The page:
Picking options that carry a lower cost to change course allows for more agility. Making decisions that carry a lower cost to abandon in favor of picking a new option (including options you may have rejected in the past) allows you to better handle the uncertainty.

Furloughing employees is more reversible than laying them off, and salary cuts are more reversible still than furloughs.

Conserving cash is more reversible than spending cash. If you spend cash reserves and the world later tells you that you need a big runway, you can’t unspend that money. If you conserve cash and the world later gives you signals that you should spend cash, you can more easily reverse the decision to conserve.

The layoffs and the steep rise in employment we’ve seen over the last couple of months is an indication that many businesses intuitively recognize the importance of conserving cash. Still, there are different tactics for conserving cash and you should consider reversibility when choosing among those tactics as well. Furloughing employees is more reversible than laying them off, and salary cuts are more reversible still than furloughs. If closing shop to cut costs means losing customers, consider what options are most likely to get those customers to come back when you reopen — like selling them discounted gift cards that they can use after your reopening.

This doesn’t mean that the more reversible decision is always the right option, or even necessarily the better one, as there will always be a multitude of factors to consider, but reversibility is an especially important factor in periods of high uncertainty. We can only ever make a decision based on what we know now, andas we update our knowledge when new, crucial information comes to light, it’s likely that many things we thought we knew will turn out to be inaccurate.

In a shifting information landscape like the one we’re in, put a premium on your ability to be agile and flexible. Easily reversible decisions allow for more agility.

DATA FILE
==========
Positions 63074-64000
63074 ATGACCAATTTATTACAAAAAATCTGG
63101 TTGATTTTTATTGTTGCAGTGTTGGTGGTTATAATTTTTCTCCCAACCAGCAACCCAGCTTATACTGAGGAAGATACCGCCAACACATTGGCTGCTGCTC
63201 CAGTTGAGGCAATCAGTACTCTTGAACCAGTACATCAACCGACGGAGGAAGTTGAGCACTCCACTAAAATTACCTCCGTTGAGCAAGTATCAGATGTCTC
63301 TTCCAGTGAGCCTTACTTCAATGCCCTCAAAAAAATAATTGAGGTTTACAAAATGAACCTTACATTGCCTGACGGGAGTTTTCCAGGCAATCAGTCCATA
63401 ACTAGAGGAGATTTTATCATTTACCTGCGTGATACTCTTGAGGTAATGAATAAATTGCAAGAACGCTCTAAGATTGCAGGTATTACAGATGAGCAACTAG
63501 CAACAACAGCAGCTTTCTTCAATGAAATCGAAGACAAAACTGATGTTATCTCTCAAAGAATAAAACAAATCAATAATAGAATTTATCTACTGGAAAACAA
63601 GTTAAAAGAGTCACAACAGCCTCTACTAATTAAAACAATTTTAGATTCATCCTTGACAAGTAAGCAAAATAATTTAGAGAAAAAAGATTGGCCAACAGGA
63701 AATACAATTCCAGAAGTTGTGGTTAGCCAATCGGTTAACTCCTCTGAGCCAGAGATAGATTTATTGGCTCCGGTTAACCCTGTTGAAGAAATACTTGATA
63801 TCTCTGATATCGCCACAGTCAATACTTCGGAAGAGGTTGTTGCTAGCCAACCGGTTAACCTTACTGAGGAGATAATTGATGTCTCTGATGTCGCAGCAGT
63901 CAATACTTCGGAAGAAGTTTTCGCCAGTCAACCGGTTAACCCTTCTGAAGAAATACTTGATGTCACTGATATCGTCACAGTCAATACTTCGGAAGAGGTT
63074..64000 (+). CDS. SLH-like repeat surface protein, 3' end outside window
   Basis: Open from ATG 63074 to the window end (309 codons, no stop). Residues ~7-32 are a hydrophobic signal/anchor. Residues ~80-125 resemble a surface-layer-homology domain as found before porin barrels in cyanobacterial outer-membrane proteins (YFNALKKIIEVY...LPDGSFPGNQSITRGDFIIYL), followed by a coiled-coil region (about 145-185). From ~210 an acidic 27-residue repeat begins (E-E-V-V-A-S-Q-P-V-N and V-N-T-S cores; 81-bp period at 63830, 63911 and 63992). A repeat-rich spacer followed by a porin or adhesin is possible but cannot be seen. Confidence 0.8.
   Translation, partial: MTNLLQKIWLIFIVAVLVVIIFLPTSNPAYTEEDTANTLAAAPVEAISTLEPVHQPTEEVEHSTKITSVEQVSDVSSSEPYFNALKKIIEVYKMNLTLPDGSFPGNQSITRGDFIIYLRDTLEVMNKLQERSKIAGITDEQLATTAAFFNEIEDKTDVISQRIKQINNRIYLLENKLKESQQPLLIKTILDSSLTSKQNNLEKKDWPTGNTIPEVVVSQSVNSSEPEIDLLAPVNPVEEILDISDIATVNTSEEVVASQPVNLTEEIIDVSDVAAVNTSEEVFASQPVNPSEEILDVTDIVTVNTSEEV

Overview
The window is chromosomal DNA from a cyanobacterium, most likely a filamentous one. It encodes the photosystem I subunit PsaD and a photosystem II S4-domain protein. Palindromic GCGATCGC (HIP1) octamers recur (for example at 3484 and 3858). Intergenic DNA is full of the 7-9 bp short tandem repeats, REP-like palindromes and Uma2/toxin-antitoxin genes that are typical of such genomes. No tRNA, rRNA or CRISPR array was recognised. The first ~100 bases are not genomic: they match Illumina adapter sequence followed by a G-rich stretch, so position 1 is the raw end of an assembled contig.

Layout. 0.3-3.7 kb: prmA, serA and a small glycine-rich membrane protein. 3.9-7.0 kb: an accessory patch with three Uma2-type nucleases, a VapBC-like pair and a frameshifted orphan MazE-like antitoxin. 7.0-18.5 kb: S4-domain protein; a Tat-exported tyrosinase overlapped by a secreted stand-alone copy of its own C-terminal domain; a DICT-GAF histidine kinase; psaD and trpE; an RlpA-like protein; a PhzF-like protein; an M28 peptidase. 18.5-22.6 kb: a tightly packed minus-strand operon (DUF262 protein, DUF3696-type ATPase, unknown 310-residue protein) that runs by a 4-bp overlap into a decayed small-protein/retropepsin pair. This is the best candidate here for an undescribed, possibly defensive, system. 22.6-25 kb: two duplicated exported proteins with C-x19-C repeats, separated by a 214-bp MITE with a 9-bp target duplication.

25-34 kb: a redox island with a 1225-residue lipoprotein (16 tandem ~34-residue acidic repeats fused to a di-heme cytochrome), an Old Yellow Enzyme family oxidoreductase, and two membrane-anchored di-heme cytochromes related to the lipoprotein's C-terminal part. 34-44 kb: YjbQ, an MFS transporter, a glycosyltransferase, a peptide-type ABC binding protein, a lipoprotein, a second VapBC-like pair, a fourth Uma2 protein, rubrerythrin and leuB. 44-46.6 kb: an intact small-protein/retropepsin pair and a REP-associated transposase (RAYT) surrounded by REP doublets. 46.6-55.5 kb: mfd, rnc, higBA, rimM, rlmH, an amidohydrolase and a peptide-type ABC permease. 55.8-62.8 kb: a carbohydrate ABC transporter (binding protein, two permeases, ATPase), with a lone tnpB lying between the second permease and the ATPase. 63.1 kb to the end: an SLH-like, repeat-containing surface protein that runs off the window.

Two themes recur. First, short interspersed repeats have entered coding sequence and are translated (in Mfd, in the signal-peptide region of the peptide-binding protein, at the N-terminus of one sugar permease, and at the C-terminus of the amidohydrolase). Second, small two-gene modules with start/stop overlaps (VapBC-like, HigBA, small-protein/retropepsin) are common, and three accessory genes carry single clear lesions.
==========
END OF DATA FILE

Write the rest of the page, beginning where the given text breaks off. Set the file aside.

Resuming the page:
2. Exercise options in parallel

If you feel paralyzed by the difficulty of planning for multiple futures at once, look for ways in which you can “exercise options in parallel,” or place bets on more than one future scenario.

Exercising multiple options helps you to gather information more quickly about which options are fruitful, blunts the impact of any single option faring poorly, and defrays the opportunity cost of picking one option over another.

This is the idea behind A/B testing. If you don’t have enough information to decide between two marketing campaigns, deploy both to find out which works best. If you can’t decide which software feature your users will like the best, release one to a small set of users and the other to another set of users.

There is never so much stability in the world that it would be a bad idea to hedge against different ways the future might unfold.

In the current context, if you are having trouble deciding whether to bet on a fast recovery or a long recession, you can identify the decisions you might make under each scenario and then figure out which ones to implement at the same time. You might decide that reducing your workforce in order to conserve capital is necessary to survive a long recession but that if the recovery is quick you would need a quality sales force in place. Instead of making cuts across the board, you could prepare for both possible futures by reducing your workforce in some areas and keeping your star salesperson on in order to be prepared for a faster recovery.

Hedging is a version of exercising multiple options in parallel. A hedge is something you pay for that will reduce the impact of a negative outcome in the future, making them an effective tool for planning for more than one future simultaneously.